Georgia’s ‘psychoeducational’ students segregated by race

Attorneys representing the state have also told federal officials that many complaints about the programs rely on “outdated information,” partly because the state has outlawed seclusion in locked rooms as a form of punishment and limited the use of physical restraints, the newspaper reported.
Others, however, say they believe there is a bias at work in the grouping together of Black children who are deemed disruptive or even threatening.
About 3,382 students were assigned last fall to the psychoeducational programs, formally known as the Georgia Network for Educational and Therapeutic Support, or GNETS.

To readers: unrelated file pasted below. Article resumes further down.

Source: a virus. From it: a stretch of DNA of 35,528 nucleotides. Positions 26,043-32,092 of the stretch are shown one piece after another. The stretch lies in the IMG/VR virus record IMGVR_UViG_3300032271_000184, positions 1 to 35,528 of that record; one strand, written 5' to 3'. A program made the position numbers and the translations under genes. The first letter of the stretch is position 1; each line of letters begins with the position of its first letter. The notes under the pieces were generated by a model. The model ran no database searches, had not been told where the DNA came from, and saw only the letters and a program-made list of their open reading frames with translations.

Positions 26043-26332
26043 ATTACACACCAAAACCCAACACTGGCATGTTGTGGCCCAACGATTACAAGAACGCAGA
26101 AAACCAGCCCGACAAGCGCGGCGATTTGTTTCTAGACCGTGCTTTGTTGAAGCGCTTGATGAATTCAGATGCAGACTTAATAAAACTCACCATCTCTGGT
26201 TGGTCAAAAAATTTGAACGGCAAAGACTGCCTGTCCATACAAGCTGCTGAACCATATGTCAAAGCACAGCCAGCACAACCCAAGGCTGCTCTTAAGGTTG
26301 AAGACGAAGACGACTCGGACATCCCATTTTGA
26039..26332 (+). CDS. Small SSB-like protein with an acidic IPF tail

“As a Black kid, you keep getting in trouble,” Craig Goodmark, a lawyer with Atlanta Legal Aid who represents families of disabled children, told the newspaper.
“You get in trouble, there are no mental health services,” Goodmark said. “The only mental health services are in the GNETS. That sort of combines to create a reality.”
No other state operates a network of psychoeducational facilities like Georgia’s, the Atlanta newspaper reported.
The U.S. Department of Justice has said that it is unnecessary.
“Nearly all students in the GNETS program could receive services in more integrated settings,” the agency said in a letter to Georgia officials last year, “but do not have the opportunity to do so.”
 
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